Earlier this week, there were conflicting reports that Cleveland Browns were in contract talks with Green Bay Packers free agent quarterback Matt Flynn. A few days later, Flynn visited with the Seattle Seahawks followed by the Miami Dolphins. Cleveland was not on Flynn's travel itinerary.
Then on March 18, Flynn signed a three-year deal with the Seahawks. The Browns appeared indifferent with Flynn during the entire process. Was that the right decision?
Our colleague, Zac Jackson of FoxSportsOhio.com, wrote that the Browns needed to get Flynn.
"The Browns could sign Flynn now and then shape a specific plan for how to proceed and find a pass rusher, secondary depth, a right tackle and some skill guys," Jackson wrote. "Being the only team to start the League Year with no sure answer at quarterback, running back or wide receiver is a tough spot."
The Browns did try to solidify the quarterback spot, but their attempt to trade up to draft Robert Griffin III failed. A few days later, the Browns' brass sounded as if they were content with either Colt McCoy or Seneca Wallace as the team's signal caller in 2012.
If Griffin III was Plan A, why wasn't Matt Flynn Plan B?
Combined, McCoy and Wallace have 40 more NFL starts than Flynn, but it is hard to ignore what Flynn did in his two starts — 55-for-81 passing for 537 yards with nine touchdowns and two interceptions.
Flynn seems poised to make the transition from a backup, who learned from the likes of Mike McCarthy and Aaron Rogers, to a starting quarterback in the NFL, after signing a three-year deal with the Seattle Seahawks.
Yet one thing bothers me: He was a seventh round draft pick.
Bill Huber, who covers the Packers for Scout.com's Packers Report, asked Flynn about that last season.
"I wondered if any point did that make him think this isn't going to work," Huber said. "How many national championship quarterbacks from the SEC go in the seventh round? He said ‘no' and that he has the utmost confidence he could play at this level.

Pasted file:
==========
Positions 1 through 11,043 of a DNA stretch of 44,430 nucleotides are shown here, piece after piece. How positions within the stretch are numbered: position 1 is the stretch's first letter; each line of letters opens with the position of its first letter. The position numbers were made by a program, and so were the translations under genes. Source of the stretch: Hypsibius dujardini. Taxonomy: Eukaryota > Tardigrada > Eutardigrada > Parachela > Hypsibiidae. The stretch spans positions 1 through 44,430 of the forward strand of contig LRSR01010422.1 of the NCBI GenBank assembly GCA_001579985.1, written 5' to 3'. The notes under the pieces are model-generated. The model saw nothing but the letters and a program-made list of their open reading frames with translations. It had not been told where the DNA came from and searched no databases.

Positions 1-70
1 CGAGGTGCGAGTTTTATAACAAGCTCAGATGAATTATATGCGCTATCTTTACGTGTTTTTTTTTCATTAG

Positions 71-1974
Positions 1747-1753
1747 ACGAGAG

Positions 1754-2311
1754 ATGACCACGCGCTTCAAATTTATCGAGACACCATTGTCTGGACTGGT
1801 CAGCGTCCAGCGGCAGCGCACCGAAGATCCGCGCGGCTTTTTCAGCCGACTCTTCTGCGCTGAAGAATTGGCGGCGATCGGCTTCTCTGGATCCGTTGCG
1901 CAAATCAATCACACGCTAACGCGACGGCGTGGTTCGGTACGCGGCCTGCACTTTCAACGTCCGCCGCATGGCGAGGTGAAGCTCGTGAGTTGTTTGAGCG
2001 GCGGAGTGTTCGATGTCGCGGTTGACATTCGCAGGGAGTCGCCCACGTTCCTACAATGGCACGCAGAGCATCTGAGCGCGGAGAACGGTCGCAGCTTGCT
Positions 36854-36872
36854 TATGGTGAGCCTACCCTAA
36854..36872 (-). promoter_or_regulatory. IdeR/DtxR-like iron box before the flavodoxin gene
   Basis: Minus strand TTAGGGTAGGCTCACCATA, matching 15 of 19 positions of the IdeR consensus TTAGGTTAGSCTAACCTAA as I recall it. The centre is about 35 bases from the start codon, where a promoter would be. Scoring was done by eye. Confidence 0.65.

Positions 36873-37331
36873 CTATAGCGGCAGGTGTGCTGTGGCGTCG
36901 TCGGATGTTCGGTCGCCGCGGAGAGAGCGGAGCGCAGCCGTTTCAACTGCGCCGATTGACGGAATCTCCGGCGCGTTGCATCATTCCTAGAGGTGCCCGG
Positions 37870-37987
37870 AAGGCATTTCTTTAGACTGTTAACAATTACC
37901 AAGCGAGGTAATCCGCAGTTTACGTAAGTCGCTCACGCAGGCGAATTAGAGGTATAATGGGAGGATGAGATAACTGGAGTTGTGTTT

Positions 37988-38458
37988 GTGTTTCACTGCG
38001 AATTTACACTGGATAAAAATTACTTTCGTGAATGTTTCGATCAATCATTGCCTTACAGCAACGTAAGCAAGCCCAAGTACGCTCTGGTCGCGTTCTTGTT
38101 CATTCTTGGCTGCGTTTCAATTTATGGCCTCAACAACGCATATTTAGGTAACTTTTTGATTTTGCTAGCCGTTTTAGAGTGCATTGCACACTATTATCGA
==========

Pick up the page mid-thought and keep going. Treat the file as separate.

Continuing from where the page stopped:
"He's not cocky, but confident."
When you look at the Super Bowl winning quarterbacks over the past 10 years or so, the majority of quarterbacks were taken in the first or early second rounds, with a few exceptions like Kurt Warner or Tom Brady.
The odds say Flynn is not the exception to the rule. Moreover, the price tag Flynn commanded was worth up to $24 million, according to some reports, and with three picks in the top 37, the Browns may be allocating their money wisely.
Whichever camp you reside in — McCoy just needs more talent, Matt Flynn, another QB to be determined later — the Browns need to solidify that position. It does not appear that the team has settled on that position with McCoy. One common theme of Super Bowl winning teams over the past decade or so is that they are solidified at that position.
The sooner the Browns can arrive at that decision, the better for the sake of the franchise. This time, it does not appear Matt Flynn was the answer for Cleveland. Flynn could be the next Scott Mitchell or the next Matt Schaub. We won't arrive at that answer with Flynn wearing orange and brown.
But if your like to play your percentages and look at the amount of high-drafted quarterbacks win Super Bowls, the Browns made the right decision by not signing Flynn.